Dear Sisters and Brothers,
The Sermon on the Mount concludes with an additional warning about false prophets and then a very well-known parable (which we will get to tomorrow). Again, we don’t expect that Jesus taught the lessons of the Sermon on the Mount just once, but they are things that he repeated as he went from village to village for many months. We are told that Jesus preached in many places, so we assume that his message changed little from place to place. You will find variations on some of these same teachings in the sixth chapter of Luke which is often called, “the Sermon on the Plain.”
Many faithful and aspiring Christians are worried by the following verses of Jesus, but I don’t believe they should be. The people who should be concerned with these verses may not be alarmed by them at all… because they think that the Gospel is fake and that Jesus is merely a product that they are trying to sell:
“Not everyone who says to me, ‘Lord, Lord,’ will enter the kingdom of heaven, but only the one who does the will of my Father who is in heaven. Many will say to me on that day, ‘Lord, Lord, did we not prophesy in your name and in your name drive out demons and in your name perform many miracles?’ Then I will tell them plainly, ‘I never knew you. Away from me, you evildoers!’
The passage speaks of extreme hypocrites who make up prophesies in the name of Jesus , perform exorcisms, and produce miracles to prove their power. These people are not merely insincere, they are wolves in sheep’s clothing, using the Gospel message to gain followers and to extort money. They are false prophets, false shepherds, false preachers, false teachers, and false saints. There have been no shortage of them through church history.
The chief problem they pose is that they can be very hard for good people to discern from true leaders. There is an old saying that ”you can’t cheat an honest man,” but you can misguide innocents. You can teach children lessons of hatred, bigotry, and an overwhelming fear of God that never mentions love. Whether in medieval Cathedrals, Protestant churches, tent meetings, radio and television broadcasts, or on the internet, there have always been false prophets that plague us and often divide us.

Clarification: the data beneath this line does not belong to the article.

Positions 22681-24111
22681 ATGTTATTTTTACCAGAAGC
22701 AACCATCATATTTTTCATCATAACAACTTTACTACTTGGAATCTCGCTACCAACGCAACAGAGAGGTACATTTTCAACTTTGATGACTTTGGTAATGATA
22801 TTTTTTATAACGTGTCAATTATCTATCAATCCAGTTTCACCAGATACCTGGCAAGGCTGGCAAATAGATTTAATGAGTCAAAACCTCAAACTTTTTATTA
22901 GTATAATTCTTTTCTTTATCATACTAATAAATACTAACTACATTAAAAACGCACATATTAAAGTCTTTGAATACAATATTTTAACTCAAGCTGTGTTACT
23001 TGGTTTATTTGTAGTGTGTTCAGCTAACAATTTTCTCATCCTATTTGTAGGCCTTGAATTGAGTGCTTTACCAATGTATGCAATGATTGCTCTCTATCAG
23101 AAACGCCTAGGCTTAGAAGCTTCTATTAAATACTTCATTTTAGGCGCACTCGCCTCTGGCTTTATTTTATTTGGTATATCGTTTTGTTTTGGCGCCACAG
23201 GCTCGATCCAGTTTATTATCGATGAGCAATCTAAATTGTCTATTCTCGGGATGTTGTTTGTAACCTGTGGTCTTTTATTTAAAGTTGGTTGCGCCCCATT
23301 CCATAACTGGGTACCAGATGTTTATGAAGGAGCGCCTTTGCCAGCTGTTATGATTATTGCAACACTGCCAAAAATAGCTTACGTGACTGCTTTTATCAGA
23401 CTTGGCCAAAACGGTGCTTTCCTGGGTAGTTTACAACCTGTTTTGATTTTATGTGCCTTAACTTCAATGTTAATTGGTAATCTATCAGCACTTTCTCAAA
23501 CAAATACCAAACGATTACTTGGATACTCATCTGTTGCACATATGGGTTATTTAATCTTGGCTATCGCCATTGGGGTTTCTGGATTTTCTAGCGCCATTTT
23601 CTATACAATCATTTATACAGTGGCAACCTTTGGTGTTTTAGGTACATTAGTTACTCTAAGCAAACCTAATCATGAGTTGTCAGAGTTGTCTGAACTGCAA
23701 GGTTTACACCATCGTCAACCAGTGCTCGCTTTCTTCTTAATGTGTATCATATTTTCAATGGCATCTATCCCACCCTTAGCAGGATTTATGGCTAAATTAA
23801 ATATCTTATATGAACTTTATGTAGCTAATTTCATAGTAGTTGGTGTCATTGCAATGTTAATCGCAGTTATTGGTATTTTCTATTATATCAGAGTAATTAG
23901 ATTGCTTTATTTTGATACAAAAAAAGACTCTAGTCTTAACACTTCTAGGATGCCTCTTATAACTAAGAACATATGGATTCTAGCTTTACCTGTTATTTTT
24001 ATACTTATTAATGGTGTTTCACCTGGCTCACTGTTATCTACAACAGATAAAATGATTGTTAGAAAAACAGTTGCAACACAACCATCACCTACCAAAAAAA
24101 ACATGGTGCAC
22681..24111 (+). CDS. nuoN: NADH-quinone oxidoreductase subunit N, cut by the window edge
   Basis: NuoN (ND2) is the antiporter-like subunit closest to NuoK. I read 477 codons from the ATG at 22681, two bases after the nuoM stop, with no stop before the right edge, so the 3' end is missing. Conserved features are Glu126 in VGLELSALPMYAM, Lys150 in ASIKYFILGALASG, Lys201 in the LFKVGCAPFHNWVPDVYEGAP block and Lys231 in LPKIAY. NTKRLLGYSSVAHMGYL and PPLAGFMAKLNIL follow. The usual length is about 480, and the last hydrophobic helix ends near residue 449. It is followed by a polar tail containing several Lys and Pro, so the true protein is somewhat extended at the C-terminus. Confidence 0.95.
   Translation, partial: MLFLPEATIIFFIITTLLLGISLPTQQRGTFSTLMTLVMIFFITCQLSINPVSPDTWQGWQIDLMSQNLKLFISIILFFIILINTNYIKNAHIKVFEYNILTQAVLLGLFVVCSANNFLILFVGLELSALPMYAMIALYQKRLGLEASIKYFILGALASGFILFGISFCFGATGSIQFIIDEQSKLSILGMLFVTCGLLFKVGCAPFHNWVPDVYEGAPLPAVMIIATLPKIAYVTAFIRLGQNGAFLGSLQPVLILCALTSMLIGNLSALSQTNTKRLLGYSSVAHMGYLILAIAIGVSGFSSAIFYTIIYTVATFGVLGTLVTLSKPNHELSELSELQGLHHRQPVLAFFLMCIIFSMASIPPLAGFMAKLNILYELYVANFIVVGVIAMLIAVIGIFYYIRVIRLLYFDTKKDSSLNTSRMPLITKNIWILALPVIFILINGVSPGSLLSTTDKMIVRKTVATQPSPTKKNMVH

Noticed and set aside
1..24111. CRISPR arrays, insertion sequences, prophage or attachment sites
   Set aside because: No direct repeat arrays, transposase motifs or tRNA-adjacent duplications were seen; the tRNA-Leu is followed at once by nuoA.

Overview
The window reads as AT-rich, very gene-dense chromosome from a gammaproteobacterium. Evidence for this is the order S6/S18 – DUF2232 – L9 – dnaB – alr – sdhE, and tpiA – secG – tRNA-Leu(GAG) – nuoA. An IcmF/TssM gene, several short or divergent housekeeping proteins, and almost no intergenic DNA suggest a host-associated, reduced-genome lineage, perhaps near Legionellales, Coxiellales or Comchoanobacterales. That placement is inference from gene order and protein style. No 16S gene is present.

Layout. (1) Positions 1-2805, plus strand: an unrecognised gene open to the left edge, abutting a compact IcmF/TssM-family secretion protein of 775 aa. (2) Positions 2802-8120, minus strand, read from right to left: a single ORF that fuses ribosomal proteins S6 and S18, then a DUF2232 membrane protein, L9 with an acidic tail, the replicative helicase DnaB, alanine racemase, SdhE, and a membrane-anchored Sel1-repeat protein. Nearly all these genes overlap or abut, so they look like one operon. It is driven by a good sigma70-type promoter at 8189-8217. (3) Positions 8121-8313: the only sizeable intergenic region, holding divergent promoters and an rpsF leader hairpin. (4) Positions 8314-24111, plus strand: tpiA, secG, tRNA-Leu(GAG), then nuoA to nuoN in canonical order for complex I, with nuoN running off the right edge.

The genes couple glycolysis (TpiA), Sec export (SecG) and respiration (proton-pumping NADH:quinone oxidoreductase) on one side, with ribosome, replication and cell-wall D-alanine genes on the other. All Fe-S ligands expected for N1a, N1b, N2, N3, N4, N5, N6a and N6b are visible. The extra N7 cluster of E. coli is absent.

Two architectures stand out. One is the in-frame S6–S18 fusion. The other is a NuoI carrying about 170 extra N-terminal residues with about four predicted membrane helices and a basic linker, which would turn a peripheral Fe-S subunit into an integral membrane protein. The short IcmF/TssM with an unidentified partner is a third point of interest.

In any century since Jesus, it is easy to imagine a man who knows how to use his lack of conscience and an extra dose of salesmanship into a profitable business. Many such men go into useful business, but many will go after the biggest money, which is to be found in the extremes of vice, politics, and religion. It’s no wonder that people deal in illegal drugs, because the profits surpass the danger. But if a person wishes to sell a product that won’t land them in jail, they often choose religion or politics. Religion and politics also fuel their desire for praise.
Some people see religion as a waste of people’s time. Even worse, some people see churches as organizations to pacify and mollify people into submission while draining them of their money. In 1843, Karl Marx famously said, “Religion is the opiate of the people;” which means that religion is a vice that keeps people numb and controllable. From this point of view, the main value of religion is to maintain control of nations. So, religions like Christianity are seen as a scam or a cheat.
People can see things this way because many false prophets have risen to places of prominence, and their version of religion is a cheat. There are false prophets who wanted fame and money and so they sold the Gospel as if it was heroin. In doing so, they change the Gospel away from Jesus. And they make Jesus unrecognizable.